I returned from a week in Bethlehem, Galilee, Nazareth, and Jerusalem on Saturday night and will be processing the journey for some time. It was a powerful trip, especially because I participated with twenty young adults and our bishop. Reading the Scriptural passages, studying them, and then visiting the physical places is a powerful way to make your way through the Holy Land and, as with any pilgrimage, some moments stand out more than others. There will be time, in the coming weeks, to share more of what we experienced. For me, though, it was the unexpected moments that were the most emotional.
On Tuesday, as we hiked up the hill towards the Chapel of the Milk Grotto in the West Bank of the Palestinian Territories, we noticed a large group of women coming down the hill. They were all in black and heading into a church. Not being familiar with our destination, I assumed they were heading the same place we were going. But then, many paces behind them, came the men. The first one was carrying a lid to a coffin and it became clear pretty quickly what was going on. The men were carrying the body of an old man, laid out in a coffin and surrounded by flowers. Then came another group of women, many sobbing. We stood silently on the side of a very small road, trying to push ourselves aside for the procession to pass. As they headed into the Coptic Orthodox Church, I found myself praying for the deceased and his family. It was a stark reminder that life falls over into death, even in the holiest of sites.
The following day, we were outside the Eastern Wall of Jerusalem, which faces the Mount of Olives and the Kidron Valley. On one side of the hill is an enormous Jewish cemetery. On the other side, nearest the Eastern Wall, is a Muslim cemetery. Both are hundreds of years old and yet still in use. We saw one family gathered at the grave in the Jewish cemetery, placing stones on the grave of their loved one, presumably marking a birthday or anniversary. We made our way down the hill from the Garden of Gethsemane and wandered through the Muslim cemetery so we could more closely touch the Eastern Walls surrounding Jerusalem, which have stood since the time of Jesus. As Fr. Paul, our guide, was speaking, a group of men walked in haste towards us. “Stay where you are,” Fr. Paul whispered into our headphones. As the group came closer, I could see that the man in the front of the crowd was carrying a body.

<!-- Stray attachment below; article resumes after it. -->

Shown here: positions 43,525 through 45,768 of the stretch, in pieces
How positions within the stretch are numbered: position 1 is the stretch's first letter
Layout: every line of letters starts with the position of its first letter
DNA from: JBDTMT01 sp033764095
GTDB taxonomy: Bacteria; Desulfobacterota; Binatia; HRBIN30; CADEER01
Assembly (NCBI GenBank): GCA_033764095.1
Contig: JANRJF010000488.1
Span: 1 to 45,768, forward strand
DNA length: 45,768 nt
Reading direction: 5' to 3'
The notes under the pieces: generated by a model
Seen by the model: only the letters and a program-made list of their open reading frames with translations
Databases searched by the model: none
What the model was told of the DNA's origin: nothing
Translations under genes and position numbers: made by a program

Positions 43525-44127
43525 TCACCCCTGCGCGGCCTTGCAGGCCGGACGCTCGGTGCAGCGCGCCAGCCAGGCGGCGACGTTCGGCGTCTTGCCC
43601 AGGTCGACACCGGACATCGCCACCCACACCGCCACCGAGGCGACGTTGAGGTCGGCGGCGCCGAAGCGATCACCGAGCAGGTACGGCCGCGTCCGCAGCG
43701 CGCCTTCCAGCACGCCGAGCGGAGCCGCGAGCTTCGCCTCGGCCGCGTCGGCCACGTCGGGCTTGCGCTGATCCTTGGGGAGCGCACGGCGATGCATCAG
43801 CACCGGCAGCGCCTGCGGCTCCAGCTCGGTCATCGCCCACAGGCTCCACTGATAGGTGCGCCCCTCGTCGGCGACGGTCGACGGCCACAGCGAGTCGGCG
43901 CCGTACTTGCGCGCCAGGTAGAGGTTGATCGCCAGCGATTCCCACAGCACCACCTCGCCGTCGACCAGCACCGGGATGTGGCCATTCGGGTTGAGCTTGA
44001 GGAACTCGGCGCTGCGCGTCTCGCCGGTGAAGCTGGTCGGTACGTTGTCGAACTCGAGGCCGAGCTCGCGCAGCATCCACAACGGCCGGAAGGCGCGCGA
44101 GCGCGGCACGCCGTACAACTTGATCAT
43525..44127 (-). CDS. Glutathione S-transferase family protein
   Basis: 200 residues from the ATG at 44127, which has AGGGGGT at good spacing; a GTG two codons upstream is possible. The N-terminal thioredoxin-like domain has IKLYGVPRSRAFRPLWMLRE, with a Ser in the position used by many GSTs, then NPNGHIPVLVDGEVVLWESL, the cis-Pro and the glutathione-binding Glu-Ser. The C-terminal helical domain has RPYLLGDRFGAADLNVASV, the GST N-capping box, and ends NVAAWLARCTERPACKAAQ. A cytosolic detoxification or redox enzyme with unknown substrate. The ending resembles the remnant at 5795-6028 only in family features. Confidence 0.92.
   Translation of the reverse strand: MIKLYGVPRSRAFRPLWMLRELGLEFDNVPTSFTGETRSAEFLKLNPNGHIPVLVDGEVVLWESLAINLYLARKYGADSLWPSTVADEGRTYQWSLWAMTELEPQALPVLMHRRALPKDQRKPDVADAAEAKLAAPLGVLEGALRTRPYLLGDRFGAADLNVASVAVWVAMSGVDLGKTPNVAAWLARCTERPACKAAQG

It was child.
No box. No coffin. Just a father carrying his child, presumably wrapped in the traditional white linens, though we could only see the green blanket wrapped around the outside. If I had to guess, I would say the child was no more than five or six years old. The pained look on the man’s expression was one of emptiness, unimaginable grief, and yet a look of purpose. The tradition is to bury the dead within a day, but not after sundown. It was obvious this was a recent death and so the group moved with precision, past the onlookers, and towards the grave.
I stood and wondered. Was it a boy? A girl? Had he been sick? Was it an accident? Why the hurry? These questions haunted me all day and into the night, as the rest of the pilgrims shared their reactions, prayers, questions, and thoughts as we gathered for our regular time of sharing that night. As I went to bed, I prayed for the family of that child, the repose of the soul of that child, and fell asleep thinking about my own children six thousand miles away.
Then, around 4 am, I woke up with a start. I don’t know what made me wake up, but as I sat up in bed, a thought occurred to me. Maybe the father was hurrying because he had other children at home. He had a wife he was anxious to get home to. He had responsibilities waiting. Outside the cemetery, life was waiting. It was a strange experience in so many ways.
In the United States, we have sanitized death, commercialized it even. We have rituals, a timeline, showrooms for caskets, and budgets. There is a beauty in all of this, to be sure. There is also a beauty in hastily taking the dead to their resting place, giving him or her back to God, and getting back to life. Even after leaving the cemetery, that father will carry the child with him forever. That’s how fatherhood works.
I know, too, that I will carry the image of that scene with me for some time. It is an image not on my camera, but embedded in my mind. I will continue to pray for that child, those men, that family. Religious views may divide us, but that man and I are fathers and I pray with all my heart, I never feel his pain.
May your week be filled with holy sights.